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Logo of nihpaAbout Author manuscriptsSubmit a manuscriptNIH Public Access; Author Manuscript; Accepted for publication in peer reviewed journal;
 
Opt Lett. Author manuscript; available in PMC Jun 23, 2010.
Published in final edited form as:
PMCID: PMC2890232
NIHMSID: NIHMS209431
Photothermal optical coherence tomography in ex vivo human breast tissues using gold nanoshells
Chao Zhou,1 Tsung-Han Tsai,1 Desmond C. Adler,1,2 Hsiang-Chieh Lee,1 David W. Cohen,3 Amy Mondelblatt,3 Yihong Wang,3 James L. Connolly,3 and James G. Fujimoto1*
1 Department of Electrical Engineering and Computer Science and Research Laboratory of Electronics, Massachusetts Institute of Technology, 77 Massachusetts Avenue, Cambridge, Massachusetts 02139, USA
2 LightLab Imaging, Inc., Westford, Massachusetts 01886, USA
3 Department of Pathology, Beth Israel Deaconess Medical Center, Harvard Medical School, Boston, Massachusetts 02215, USA
* Corresponding author: jgfuji/at/mit.edu
Abstract
We demonstrate photothermal optical coherence tomography (OCT) imaging in highly scattering human breast tissue ex vivo. A 120 kHz axial scan rate, swept-source phase-sensitive OCT system at 1300 nm was used to detect phase changes induced by 830 nm photothermal excitation of gold nanoshells. Localized phase modulation was observed 300–600 μm deep in scattering tissue using an excitation power of only 22 mW at modulation frequencies up to 20 kHz. This technique enables integrated structural and molecular-targeted imaging for cancer markers using nanoshells.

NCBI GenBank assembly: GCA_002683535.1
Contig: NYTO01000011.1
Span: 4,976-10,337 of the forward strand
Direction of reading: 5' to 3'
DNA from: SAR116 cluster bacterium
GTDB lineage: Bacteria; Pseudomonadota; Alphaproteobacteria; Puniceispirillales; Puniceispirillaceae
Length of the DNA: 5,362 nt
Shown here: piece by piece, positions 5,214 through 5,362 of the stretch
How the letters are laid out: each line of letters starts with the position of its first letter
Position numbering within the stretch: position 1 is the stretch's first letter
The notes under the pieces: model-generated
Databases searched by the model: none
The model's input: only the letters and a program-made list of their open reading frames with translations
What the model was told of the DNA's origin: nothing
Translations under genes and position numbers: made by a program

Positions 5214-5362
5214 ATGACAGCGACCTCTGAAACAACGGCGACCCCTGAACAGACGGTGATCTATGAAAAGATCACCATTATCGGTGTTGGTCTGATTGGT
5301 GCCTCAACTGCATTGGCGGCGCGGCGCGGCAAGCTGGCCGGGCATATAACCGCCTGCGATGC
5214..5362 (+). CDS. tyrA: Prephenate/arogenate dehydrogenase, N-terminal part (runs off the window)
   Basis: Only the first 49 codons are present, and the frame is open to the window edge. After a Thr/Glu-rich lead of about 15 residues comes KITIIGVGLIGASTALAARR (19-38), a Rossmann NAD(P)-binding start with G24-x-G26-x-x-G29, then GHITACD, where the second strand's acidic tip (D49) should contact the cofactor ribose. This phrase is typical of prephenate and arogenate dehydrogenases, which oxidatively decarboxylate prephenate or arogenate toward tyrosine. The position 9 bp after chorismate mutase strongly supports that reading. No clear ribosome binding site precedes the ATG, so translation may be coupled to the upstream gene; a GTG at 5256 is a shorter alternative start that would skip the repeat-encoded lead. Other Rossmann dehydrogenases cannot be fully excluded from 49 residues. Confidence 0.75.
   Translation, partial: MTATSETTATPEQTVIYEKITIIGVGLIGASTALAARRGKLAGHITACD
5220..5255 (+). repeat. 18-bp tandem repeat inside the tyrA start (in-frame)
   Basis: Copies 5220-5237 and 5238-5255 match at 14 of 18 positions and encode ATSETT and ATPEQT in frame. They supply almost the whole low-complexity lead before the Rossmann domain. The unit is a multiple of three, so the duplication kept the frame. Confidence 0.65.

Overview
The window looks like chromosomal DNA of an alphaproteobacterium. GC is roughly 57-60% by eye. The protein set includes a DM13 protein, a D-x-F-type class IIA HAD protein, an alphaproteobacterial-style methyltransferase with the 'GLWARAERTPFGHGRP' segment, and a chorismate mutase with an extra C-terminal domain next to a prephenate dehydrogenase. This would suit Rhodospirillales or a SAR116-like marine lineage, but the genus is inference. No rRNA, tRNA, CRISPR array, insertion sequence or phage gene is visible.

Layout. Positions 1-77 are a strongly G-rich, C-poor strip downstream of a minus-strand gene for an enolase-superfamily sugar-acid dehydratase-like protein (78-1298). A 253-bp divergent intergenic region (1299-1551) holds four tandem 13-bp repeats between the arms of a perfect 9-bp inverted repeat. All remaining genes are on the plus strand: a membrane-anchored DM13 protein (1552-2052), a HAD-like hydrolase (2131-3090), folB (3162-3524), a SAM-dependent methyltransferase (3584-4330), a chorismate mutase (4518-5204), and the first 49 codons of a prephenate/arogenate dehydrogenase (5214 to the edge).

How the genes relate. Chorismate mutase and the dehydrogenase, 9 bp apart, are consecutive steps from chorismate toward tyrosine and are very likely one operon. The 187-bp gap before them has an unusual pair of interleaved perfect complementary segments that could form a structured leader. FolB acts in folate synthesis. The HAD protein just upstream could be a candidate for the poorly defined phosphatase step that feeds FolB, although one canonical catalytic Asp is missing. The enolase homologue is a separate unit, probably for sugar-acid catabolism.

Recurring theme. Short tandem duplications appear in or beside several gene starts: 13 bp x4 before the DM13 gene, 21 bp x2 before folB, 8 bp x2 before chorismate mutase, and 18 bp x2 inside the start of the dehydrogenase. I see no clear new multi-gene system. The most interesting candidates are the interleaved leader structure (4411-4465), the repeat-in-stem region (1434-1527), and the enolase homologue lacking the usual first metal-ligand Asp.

Optical coherence tomography (OCT) is a powerful tool for assessing tissue architectural morphology [1]. It enables three-dimensional (3D) imaging with resolutions approaching that of histopathology but can be performed in vivo and in real time without the need to remove and process specimens. Conventional OCT imaging is based on contrast from spatial variations in tissue scattering. The use of exogenous contrast agents would allow targeted imaging of specific cells, receptors, or functional processes. OCT contrast enhancement has been demonstrated using scattering microspheres [2], iron oxide microparticles [3], and nanoparticles [410]. Gold nanoparticles are attractive for OCT owing to their customizable absorption and scattering properties, biocompatibility, and ease of conjugation to antibodies and peptides that bind selectively with proteins associated with specific diseases [11]. Gold nanoparticles have also been used as photothermal therapy agents [12,13]. These characteristics offer gold nanoparticles “three-in-one” [14] functionality as targeting probes, image contrast enhancers, and therapeutic agents.